Fendi kicks off Milan fashion week with nod to Roman heritage with a British twist

<span>A model sporting the latest Fendi collection at the Milan fashion week.</span><span>Photograph: Marco Bertorello/AFP/Getty Images</span>
A model sporting the latest Fendi collection at the Milan fashion week.Photograph: Marco Bertorello/AFP/Getty Images

Milan fashion week is officially under way, under a heavy cloud of smog. Some reports have said that at times in the last few days, the northern Italian city has been the second most polluted in the world. And while Fendi womenswear designer Kim Jones mentioned a sore throat brought on by the pollution, he was able to tell a handful of press backstage before his show that his latest collection was inspired by sketches from the Fendi archives.

They were the work of the late designer Karl Lagerfeld, who had a 54-year tenure at the Italian fashion house before Jones took the helm in 2020 and who used to sketch prolifically on notepads as chunky as the Yellow Pages.

From 1984, the sketches, according to Jones in the show notes, reminded him “of London during that period: the Blitz Kids, the New Romantics, the adoption of workwear, aristocratic style, Japanese style.

“It was a point when British subcultures and styles became global and absorbed global influences. Yet still with a British elegance in ease and not giving a damn what anybody else thinks, something that chimes with Roman style.”

Fashion has been preoccupied with the 1990s and 2000s in recent years, so it was perhaps time that the 1980s had a moment to shine. Some of the big names of the New Romantics era were nodded to via details – pink and green sequin polka dots were a reference to the performance artist and designer, Leigh Bowery, who used polka dots in a more-is-more way, wearing a polka dot suit to match a polka dot face. Here they were significantly more understated.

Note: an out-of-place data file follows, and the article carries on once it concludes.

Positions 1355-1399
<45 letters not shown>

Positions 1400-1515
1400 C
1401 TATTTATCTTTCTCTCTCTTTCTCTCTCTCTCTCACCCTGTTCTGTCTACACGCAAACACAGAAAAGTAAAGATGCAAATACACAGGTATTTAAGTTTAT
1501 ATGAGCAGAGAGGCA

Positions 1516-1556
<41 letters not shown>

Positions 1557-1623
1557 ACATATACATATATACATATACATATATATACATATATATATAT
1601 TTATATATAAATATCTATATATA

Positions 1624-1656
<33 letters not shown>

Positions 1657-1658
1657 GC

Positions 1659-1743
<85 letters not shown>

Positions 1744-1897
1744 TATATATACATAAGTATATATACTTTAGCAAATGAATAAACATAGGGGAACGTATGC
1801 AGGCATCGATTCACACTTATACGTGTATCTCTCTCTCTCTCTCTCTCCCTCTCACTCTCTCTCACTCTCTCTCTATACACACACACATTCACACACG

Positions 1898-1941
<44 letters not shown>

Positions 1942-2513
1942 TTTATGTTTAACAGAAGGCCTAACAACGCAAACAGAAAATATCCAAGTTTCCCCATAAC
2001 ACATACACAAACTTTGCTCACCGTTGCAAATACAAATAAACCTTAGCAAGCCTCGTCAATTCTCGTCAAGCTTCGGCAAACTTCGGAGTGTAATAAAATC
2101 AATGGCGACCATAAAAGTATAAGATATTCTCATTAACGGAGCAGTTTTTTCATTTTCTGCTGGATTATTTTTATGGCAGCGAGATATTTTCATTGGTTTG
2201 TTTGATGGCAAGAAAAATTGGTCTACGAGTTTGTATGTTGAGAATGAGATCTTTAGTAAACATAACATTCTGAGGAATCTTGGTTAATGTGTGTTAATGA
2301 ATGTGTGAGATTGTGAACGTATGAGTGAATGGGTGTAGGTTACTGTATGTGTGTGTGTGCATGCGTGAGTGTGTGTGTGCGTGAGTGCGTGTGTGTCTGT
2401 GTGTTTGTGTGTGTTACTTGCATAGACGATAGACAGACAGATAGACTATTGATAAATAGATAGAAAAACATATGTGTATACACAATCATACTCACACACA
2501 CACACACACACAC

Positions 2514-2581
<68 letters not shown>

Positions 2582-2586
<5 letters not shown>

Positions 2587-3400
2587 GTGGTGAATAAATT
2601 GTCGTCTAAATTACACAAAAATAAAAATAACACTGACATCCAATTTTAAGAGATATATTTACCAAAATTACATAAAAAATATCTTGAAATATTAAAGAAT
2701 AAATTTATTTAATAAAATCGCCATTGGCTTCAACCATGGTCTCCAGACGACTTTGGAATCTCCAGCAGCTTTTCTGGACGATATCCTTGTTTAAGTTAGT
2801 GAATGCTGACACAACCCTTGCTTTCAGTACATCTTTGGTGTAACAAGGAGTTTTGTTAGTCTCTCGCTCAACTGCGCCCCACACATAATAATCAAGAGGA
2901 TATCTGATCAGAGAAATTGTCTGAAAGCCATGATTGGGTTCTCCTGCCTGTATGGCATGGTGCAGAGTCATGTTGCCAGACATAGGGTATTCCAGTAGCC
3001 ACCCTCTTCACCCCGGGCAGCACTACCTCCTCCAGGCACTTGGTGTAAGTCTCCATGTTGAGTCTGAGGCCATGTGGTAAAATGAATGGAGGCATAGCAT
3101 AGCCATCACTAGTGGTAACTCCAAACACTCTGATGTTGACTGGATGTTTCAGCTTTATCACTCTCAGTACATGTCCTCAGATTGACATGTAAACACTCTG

The lenses of sunglasses came with the appearance of being pre-misted, as if worn by the Blitz Kids emerging from the damp of the Tuesday club-night at Blitz in Covent Garden, which is to thank for their name. Earrings and necklaces were robust and no-nonsense.

But a past more distant than the 1980s was also called upon. While the classical statues of Rome were Jones’s inspiration last season, for this collection images of Statua femminile ammantata and Immacolata Concezione appeared on jumpers, dresses and skirts.

This collection was an exploration of “an ease of dressing where London nonchalance meets Roman freedom”. That nonchalance came via bodies left undone, their poppers on show. The freedom was perhaps best embodied by the leather riding boots in which the models stomped down the catwalk. And there was a little bit of humour thrown in, too, via leather lollipop holders on bags – the work of Silvia Venturini Fendi, artistic director of accessories.

Fendi is one of the few big luxury brands yet to ban fur, and while last season’s collection was fur-free, heavy instead with leather and shearling, this season fur made a reappearance. So it was little surprise that a Peta protester – the activist who dressed as a goat at last September’s London fashion week briefly crashed the catwalk.